(Sean Katterle continued) Our second reason is that, as experts like Victor Conte has pointed out, the current steroid tests in place can be beaten. And the ones that are tougher to beat, i.e. hair follicle and blood tests, are more expensive tests to conduct and are out of the realm of financial possibility for most federations. Furthermore, new drugs are being invented every year and sports scientists are experimenting with genetic alterations to make better athletes. By the time the get the tests perfected for one set of drugs the professional competitors will have moved on to newer and undetectable ones. Drug testing is great for the recreational, amateur lifter who wants to see how they stack up against other lifters who also train without pharmaceutical recovery aides. But drug testing in professional sports is practically futile and all you’re really testing is who knows how to circumvent the test and who doesn’t.
Finally, in order for pro powerlifting to make it to the next level of commercial success, our sport’s strongest athletes have to be on par with or better than the strongest athletes in every other sport. The top powerlifters have to be as physically powerful as the strongest in football and Highland Games and Olympic lifting and track n’ field throwing and they have to positively match up against the very best pro strongmen. Some of these sports might work to give the public the impression that they’re pursuing and banning drug users, but the reality is that their champions are using prescription strength recovery aides and they’re often doing so under doctor supervision and guidance. In order for powerlifting to reign as “The World’s Strongest Sport” there has to exist a pro league that doesn’t drug test and that requires the athletes to perform the lifts properly and without the giant artificial boost that comes from the bench shirts and powerlifting suits. That’s the format for success at this point in time.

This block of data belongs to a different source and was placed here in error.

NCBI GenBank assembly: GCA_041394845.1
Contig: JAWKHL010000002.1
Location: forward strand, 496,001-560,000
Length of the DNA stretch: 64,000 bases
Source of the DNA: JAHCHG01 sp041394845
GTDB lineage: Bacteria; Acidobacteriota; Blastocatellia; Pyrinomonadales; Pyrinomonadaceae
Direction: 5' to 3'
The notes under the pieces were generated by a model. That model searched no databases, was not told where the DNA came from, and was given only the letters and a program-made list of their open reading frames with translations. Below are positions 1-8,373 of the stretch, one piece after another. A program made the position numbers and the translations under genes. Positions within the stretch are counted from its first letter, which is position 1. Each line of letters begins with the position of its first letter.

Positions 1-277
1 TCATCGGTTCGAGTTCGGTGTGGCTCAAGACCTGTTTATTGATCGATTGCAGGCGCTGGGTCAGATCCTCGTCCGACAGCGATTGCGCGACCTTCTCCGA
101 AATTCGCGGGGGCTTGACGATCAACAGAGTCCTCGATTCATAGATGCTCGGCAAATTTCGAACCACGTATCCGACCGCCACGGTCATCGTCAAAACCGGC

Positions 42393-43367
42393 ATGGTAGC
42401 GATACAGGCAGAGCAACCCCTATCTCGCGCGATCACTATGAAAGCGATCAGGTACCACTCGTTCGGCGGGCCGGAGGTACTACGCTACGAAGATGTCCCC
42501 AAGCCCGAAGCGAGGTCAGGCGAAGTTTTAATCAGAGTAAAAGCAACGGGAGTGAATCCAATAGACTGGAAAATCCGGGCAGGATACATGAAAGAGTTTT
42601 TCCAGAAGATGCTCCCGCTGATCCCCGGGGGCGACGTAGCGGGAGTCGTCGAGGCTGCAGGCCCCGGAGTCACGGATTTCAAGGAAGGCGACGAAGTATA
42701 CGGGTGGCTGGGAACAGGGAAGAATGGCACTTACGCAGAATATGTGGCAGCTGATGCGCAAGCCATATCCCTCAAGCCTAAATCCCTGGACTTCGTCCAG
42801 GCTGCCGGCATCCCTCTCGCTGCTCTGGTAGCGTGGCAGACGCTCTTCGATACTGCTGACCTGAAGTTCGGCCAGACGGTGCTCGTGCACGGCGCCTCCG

Louis Costa: Love the idea of bringing the overhead press back. Why do you think it’s taken so long to come back and neglected for many years?
Sean Katterle: What inspired me to bring the overhead push press back was some of the reading I’ve done over the past few years. Some of the books that implanted this desire in me are Bruce Wilhelm’s biography about Ken Patera’s career, Tom Thurston’s “Strongman: The Doug Hepburn Story” and John D. Fair’s Muscletown USA. I’m a fan of Olympic lifting and of competitive strongman, but my favorite test of shoulder strength is still the overhead push press starting with the bar just under chin height so it’s as much brute strength as it is technique. We will continue to offer this particular lifting event and my hope is to see someone OHPP 600 pounds to full lockout over the next few years.
Louis Costa: Seeing the obvious love and dedication you have for the sport of powerlifting, what would you like your footprint on the sport to be?
Sean Katterle: I don’t have a specific, life long timeline and I don’t plan on retiring until the Valkyries fly down to take me to Valhalla. As I move into my forties I find myself trying to be more Taoist in the sense that I want to live in and enjoy the moment. My short term goals are to facilitate the first ever 1,000 pound squat, the first ever 2,400 pound total, a 500 pound overhead push press and I’d like to see athletes in our ranks hit more 881+ deadlifts and 650+ pound benches. We’re also working very hard to build a six show annual circuit and we’re halfway to meeting that goal. Beyond that, I’d love to get more opportunities to travel via either getting to announce for big events in other continents or by way of getting to run them ourselves. I think it would be fantastic to get the opportunity to put on classic powerlifting promotions in some of the exotic locations where they’ve held The World’s Strongest Man TV shows. As far as getting recognized and credited, it would make me happy to know that my reputation as a promoter and producer was a very positive one and I’d like to be seen as one of the people who were instrumental with the doing away of the powerlifting suits and shirts. I truly believe that those artificial lifting aides are one of the biggest barriers to success for the sport as a whole and getting rid of them once and for all will be a significant step towards bringing powerlifting into the lucrative world of professional sporting endeavors. The people who elected to only lift weights with the huge boost that comes from the lifting apparel will soon be forgotten and people getting into the sport in the future will be thankful that they didn’t have to buy those unnecessary (and uncool) outfits in order to participate and to make headlines.